David Hartman, vice president of sales for Pergo, said the category continues to expand its visuals. “There are a variety of new colors and textures emerging in the laminate category. Rich and refined oaks are still popular among both laminate retailers and consumers. The newest Pergo Elegant Expressions decors—Reclaimed, Renaissance and Fleming Oak—are classic looks featuring the latest in multi-layer embossed-in-register texturing and are inspired by the trend toward refined rustic flooring.”
In terms of color, most are seeing reddish brown hues trending out, while deeper and darker browns are gaining popularity. “Our Coastal Living white-washed walnut product has done well in different parts of the country because it offers a visual that is different than the typical wood look,” Hinkle said.
For Kronotex, “Classic walnuts and cherries, rustic oaks and exotic looks are all very popular,” Bass said.
When it comes to price points, executives said even though laminate prices remain under a great deal of pressure with consumers not fully opening their wallets just yet, they do see a desire from end users for a better product. “We are seeing a gentle migration away from emphasis on opening price point items to more value-added attributes as consumer confidence builds and economic fears continue to ease,” Bass explained.
Shaw’s Erickson agreed. “Price points continue to be under pressure from overseas factories continuing to dump into the U.S. markets. But hopefully we will start to see that change with some of the changes we are seeing with the economy, fuel and dollar value.”
While consumers remain cautious with their discretionary spending, Roger Farabee, senior vice president of marketing for Mohawk Industries’ Unilin division, noted end users “almost universally are scrutinizing their flooring purchases through a new value lens. The flooring options most attractive to a large portion of a retailer’s customers are those products that offer a strong value proposition.”
Mannington’s Natkin agreed, noting that laminate continues to be a “great” value proposition for the consumer from both a price and performance standpoint.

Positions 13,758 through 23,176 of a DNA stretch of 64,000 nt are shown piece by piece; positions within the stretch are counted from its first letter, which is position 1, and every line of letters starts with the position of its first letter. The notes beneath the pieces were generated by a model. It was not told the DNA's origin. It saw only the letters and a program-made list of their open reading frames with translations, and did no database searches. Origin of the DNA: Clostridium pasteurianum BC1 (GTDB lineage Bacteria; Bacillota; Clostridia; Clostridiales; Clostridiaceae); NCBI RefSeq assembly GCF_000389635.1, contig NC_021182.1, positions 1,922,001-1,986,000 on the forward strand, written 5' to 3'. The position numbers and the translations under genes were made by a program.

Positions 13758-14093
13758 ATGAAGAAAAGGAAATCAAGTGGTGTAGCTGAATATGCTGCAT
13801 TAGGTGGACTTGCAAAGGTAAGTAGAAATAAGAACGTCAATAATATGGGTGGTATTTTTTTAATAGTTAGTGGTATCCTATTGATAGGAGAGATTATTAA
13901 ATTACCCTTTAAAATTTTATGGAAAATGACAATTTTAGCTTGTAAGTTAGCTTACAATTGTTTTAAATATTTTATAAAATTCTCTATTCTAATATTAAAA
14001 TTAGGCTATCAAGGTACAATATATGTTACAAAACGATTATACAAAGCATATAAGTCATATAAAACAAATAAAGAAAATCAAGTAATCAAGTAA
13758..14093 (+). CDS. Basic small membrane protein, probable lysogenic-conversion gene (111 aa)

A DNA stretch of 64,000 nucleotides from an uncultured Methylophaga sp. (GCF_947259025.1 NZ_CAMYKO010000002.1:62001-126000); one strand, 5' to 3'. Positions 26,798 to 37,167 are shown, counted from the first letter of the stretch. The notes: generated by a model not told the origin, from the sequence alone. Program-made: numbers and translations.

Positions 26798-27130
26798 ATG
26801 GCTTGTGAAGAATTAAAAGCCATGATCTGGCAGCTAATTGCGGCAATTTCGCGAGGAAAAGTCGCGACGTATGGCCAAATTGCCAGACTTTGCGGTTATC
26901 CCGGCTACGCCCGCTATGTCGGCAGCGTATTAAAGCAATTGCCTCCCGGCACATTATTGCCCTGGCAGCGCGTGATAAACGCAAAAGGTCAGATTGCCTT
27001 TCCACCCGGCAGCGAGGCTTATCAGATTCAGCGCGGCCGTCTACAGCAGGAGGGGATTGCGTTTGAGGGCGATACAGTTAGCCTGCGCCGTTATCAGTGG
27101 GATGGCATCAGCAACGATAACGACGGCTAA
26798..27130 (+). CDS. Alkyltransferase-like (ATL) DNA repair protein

As such, Farabee pointed out that a good value proposition doesn’t mean cheap. It means offering consumers a quality product at an attractive price. “A superior level of realism is an important key to a retailer’s success with laminate, and this level of increased authenticity further heightens the value proposition.”
Bird’s eye view
With many of its members selling product in the U.S., Karin Dullweber, spokesperson for the European Producers of Laminate Flooring (EPLF), summed up the category as a whole. “The new laminate floors that will be the sensation of 2011 are characterized by visual depth and distinctive structures. The innovative variety…aims at one thing: lending laminate flooring even more visual expression.”
This means, on the wood looks, “Whether the look is ultra-matte or high-gloss; wide, long planks; long, narrow planks, or the classical country…it lets one forget it differs from real wood.”
Regarding tile and stone visuals, Dullweber said, “Just like the wood reproductions, they convince with unique surface textures, which give the impression of visual depth and natural authenticity.”
The bottom line, Armstrong’s Hinkle said, is customers want beauty, performance and easy installation. “And like the majority of mills, we’re focused on providing the best, most realistic-looking laminate— and one that is easy for the retailer to sell offering unique selling propositions—from high-end luxury styling to durable performance characteristics.”
In a nutshell, Dullweber concluded, “Laminate flooring simply is the all-arounder among floor coverings.”